Actually it never left. Ebola is endemic in the Democratic Republic of Congo. The government has declared an outbreak after 17 people in the town of Bikoro are suspected of dying of the gruesome disease. The WHO statement says:
All cases were reported from iIkoko Iponge health facility located about 30 kilometres from Bikoro. Health facilities in Bikoro have very limited functionality, and rely on international organizations to provide supplies that frequently stock out…We know that addressing this outbreak will require a comprehensive and coordinated response. WHO will work closely with health authorities and partners to support the national response.
According to BBC News, “this is the ninth time an Ebola outbreak has been recorded in the DR Congo. The virus was first discovered there in 1976 (when the country was known as Zaire) and is named after the Ebola river.”
Ebola is thought to be transmitted to humans via contact with infected animals such as the fruit bat, or eating infected bushmeat. However, it is worth noting that scientists aren’t exactly sure how Ebola is spread, at least initially, so let that thought fester. Once a person is infected, the virus can be spread through blood or body fluids or objects contaminated with body fluids.
The biggest outbreak of Ebola occurred in West Africa from roughly 2014 to 2016 and killed over 11,000 people. According to the CDC, “Many of these survivors suffer from persistent medical conditions after recovery from Ebola, including joint pain, eye problems, headaches, and other chronic health issues.”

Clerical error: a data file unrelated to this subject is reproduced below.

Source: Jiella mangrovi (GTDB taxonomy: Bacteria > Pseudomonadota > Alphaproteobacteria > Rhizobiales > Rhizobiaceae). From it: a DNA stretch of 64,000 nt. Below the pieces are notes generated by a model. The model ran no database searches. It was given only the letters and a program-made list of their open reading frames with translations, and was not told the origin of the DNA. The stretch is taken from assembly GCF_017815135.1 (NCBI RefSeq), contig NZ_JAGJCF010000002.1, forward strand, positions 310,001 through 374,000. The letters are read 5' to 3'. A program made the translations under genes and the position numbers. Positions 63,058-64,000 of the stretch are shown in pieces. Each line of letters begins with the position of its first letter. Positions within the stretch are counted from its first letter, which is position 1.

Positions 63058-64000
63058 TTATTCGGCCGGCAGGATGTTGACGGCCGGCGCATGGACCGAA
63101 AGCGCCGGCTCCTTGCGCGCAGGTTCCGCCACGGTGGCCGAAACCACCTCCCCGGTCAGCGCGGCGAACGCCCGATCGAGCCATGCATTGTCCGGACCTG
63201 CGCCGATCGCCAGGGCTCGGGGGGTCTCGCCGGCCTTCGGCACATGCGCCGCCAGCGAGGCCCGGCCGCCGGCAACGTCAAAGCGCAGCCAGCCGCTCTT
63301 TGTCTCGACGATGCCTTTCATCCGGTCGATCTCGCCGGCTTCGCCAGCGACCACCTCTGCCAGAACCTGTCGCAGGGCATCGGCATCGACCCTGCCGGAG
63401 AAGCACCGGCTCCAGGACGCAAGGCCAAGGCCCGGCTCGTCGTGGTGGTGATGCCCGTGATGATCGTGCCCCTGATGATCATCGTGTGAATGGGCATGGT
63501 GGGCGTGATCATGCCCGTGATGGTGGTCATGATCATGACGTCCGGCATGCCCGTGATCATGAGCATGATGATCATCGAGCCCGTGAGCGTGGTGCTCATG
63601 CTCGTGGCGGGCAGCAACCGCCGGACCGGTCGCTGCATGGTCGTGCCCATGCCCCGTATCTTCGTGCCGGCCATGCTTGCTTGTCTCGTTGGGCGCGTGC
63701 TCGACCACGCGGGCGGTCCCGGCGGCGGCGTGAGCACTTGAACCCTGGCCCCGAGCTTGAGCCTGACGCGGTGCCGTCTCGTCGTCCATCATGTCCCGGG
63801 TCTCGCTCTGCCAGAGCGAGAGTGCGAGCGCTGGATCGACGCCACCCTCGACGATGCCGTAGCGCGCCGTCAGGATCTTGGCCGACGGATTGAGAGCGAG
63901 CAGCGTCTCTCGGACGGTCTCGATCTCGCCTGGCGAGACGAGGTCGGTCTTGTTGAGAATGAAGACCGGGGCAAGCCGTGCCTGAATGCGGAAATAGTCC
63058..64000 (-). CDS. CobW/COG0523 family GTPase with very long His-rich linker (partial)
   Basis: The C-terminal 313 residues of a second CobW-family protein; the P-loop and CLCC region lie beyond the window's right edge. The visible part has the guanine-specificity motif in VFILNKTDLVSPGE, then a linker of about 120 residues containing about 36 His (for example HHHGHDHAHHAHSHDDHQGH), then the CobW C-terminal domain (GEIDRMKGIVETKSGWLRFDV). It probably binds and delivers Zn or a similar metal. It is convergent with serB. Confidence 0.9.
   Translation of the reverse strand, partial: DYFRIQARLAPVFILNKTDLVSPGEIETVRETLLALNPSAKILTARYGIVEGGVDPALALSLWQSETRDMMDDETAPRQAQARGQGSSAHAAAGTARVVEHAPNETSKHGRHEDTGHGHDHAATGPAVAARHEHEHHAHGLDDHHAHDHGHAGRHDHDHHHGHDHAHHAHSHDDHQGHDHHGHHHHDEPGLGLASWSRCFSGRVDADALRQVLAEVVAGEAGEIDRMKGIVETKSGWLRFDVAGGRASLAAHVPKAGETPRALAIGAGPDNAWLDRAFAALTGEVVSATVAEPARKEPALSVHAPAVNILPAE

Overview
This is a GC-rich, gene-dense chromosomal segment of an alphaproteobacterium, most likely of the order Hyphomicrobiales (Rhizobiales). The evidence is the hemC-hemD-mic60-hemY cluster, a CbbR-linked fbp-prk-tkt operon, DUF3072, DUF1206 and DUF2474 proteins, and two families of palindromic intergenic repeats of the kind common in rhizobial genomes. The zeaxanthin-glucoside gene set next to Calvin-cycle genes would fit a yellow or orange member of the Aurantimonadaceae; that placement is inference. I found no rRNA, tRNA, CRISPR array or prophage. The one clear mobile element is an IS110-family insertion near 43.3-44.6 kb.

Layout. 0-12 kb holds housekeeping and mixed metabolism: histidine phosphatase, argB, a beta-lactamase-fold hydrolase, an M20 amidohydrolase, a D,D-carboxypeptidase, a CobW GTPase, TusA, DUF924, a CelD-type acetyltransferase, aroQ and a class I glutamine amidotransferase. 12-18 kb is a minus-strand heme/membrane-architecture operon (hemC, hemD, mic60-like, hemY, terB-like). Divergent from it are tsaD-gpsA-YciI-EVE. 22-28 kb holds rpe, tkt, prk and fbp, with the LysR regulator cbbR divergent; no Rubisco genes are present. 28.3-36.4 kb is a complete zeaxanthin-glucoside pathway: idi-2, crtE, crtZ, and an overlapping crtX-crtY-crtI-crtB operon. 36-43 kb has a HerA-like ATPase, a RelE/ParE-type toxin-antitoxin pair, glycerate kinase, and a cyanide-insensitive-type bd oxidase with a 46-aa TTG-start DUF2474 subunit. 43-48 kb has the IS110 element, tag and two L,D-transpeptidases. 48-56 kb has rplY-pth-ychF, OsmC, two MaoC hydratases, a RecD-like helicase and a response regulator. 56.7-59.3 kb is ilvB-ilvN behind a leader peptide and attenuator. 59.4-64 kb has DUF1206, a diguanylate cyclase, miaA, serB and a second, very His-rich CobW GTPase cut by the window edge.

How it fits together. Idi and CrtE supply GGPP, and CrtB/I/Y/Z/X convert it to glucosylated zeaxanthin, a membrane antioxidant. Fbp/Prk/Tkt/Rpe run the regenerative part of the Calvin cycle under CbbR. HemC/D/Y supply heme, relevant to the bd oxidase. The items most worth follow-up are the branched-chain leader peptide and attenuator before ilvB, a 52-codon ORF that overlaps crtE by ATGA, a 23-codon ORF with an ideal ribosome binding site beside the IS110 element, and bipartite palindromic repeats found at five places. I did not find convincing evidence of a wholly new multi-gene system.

Forget about preparing for zombie outbreaks. We should all be preparing for Disease X instead. Each year the WHO meets to create a list of diseases that pose a serious international public health risk “because of their epidemic potential and for which there are no, or insufficient, countermeasures.”
Many of the diseases listed are routine players, such at Ebola, Lassa Fever, SARS, and Zika. But this year, the WHO added “Disease X.” According to the WHO, “Disease X represents the knowledge that a serious international epidemic could be caused by a pathogen currently unknown to cause human disease…”
John-Arne Rottingen, a scientific adviser to the WHO committee says:
“Disease X could be be sparked by a zoonotic disease – one that jumps from animals to humans – and then spreads to become an epidemic or pandemic in the same way H1N1 Swine flu virus did in 2009…As the ecosystem and human habitats change there is always the risk of disease jumping from animals to humans. It’s a natural process and it is vital that we are aware and prepare. It is probably the greatest risk.”
So what does the WHO recommend? Sure, worrying helplessly might seem fun, but they suggest better diagnostics, existing drugs & vaccine improvements, and more research.They do not explicitly suggest a zombie preparedness kit, but you could certainly use your imagination for what Disease X may turn out to be, and plan accordingly.
A large outbreak of Lassa fever in Nigeria has people worried. The area is observing an unusually high number of cases this year. As of February 18, there have been 913 cases and 73 deaths, compared to 733 cases and 71 deaths in all of 2017.
Like Ebola, Lassa fever is a hemorrhagic fever, though considered less serious than Ebola. According the WHO, Lassa fever usually starts with a fever and progresses to a headache, muscle pain, nausea, vomiting, and diarrhea. In severe cases there may fluid in the lungs, and bleeding from the mouth, nose or other areas. In the most advanced stage of the disease shock, seizures, and coma may occur. In fatal cases, death usually occurs within 14 days of the onset. The drug Ribavirin, given via IV, is considered an effective treatment for Lassa fever if given within 6 days of the onset of symptoms.